With the inauguration of the reckless, narcissistic, thin-skinned, lying, authoritarian Donald Trump around the corner, reasonable people everywhere are asking “what should we do?” Here’s what law professor and political theorist Paul Gowder (Iowa) did: he created a tool for anyone to use that monitors public data and sends alerts and documentation of its change. He..
A new website presents data on women in philosophy in a novel manner: it orders departments by number of women faculty and journals by number of women authors. (more…)
Academic Placement Data and Analysis (APDA), a project funded by the American Philosophical Association (APA) and headed by Carolyn Dicey Jennings (UC Merced), aims “to make information on academic job placement useful to prospective graduate students in philosophy.” The project has just been updated to include new data, which Professor Jennings describes in a post ..
We are accumulating a large list of philosophers who do public philosophy in the comments to “Who Does Public Philosophy?” It is great to see that so many academics are involved in bringing philosophy to people outside their classrooms and peer groups, and especially heartening to see so many names on that list of people who haven’t been much mentioned before in the..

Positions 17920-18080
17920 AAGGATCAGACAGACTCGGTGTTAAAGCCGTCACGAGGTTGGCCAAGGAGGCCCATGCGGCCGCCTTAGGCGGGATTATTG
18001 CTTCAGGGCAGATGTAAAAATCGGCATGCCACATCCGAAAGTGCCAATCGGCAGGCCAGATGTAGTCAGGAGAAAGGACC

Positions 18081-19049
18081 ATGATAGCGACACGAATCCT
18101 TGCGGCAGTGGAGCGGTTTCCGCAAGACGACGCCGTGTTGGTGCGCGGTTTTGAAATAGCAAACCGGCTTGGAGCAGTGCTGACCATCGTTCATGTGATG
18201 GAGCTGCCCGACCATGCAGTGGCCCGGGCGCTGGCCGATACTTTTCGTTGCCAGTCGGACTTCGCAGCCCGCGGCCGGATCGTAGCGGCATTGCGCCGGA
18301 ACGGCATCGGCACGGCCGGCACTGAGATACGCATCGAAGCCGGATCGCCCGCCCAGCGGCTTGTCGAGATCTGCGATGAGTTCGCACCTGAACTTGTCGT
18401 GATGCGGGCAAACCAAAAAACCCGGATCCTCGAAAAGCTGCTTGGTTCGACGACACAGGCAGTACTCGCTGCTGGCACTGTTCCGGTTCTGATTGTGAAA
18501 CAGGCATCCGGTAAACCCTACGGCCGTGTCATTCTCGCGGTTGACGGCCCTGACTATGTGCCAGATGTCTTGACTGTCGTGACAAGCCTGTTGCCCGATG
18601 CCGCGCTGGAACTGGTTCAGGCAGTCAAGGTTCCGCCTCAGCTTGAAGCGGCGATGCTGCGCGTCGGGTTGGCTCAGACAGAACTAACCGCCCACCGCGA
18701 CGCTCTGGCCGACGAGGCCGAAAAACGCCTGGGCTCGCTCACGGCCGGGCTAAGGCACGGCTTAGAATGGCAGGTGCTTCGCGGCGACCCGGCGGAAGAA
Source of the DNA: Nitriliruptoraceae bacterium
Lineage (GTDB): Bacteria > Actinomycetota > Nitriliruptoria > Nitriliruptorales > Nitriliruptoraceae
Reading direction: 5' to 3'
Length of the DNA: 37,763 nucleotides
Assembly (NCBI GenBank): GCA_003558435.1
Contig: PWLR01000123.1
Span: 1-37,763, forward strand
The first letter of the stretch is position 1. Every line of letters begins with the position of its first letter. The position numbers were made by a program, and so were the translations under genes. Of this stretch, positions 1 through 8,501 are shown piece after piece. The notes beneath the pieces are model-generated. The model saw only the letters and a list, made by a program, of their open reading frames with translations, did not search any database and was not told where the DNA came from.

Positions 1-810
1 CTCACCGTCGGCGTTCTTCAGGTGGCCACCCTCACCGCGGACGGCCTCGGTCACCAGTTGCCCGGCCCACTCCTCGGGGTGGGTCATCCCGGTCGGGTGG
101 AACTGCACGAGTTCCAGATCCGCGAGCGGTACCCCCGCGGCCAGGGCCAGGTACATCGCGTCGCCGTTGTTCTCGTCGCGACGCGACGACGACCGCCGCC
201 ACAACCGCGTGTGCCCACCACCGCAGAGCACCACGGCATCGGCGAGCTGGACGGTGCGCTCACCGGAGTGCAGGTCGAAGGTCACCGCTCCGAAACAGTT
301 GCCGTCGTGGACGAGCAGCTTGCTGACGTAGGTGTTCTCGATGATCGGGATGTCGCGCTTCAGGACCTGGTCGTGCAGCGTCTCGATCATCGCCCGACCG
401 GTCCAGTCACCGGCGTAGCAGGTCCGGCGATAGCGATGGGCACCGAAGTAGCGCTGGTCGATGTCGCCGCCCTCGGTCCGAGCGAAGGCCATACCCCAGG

Mark Alfano (Delft), one of today’s more data-driven moral philosophers, has taken information from PhilJobs regarding the location and types of advertised jobs and placed it on a map at Tableau Public. Here’s where the jobs are: (more…)
Two sources of information appear to present slightly different figures regarding the number of job openings advertised in philosophy through the American Philosophical Association (APA) and PhilJobs—that is, through PhilJobs: Jobs for Philosophers—in recent years. (See update)
“The odds of women obtaining a permanent academic placement within two years is 65% greater than men when all else is held constant,” according to an analysis discussed by Carolyn Dicey Jennings, Patrice Cobb, and David Vinson (UC Merced) at the Blog of the APA.
Jennings and Vinson do not argue for any particular explanation of this finding, but note three possibil..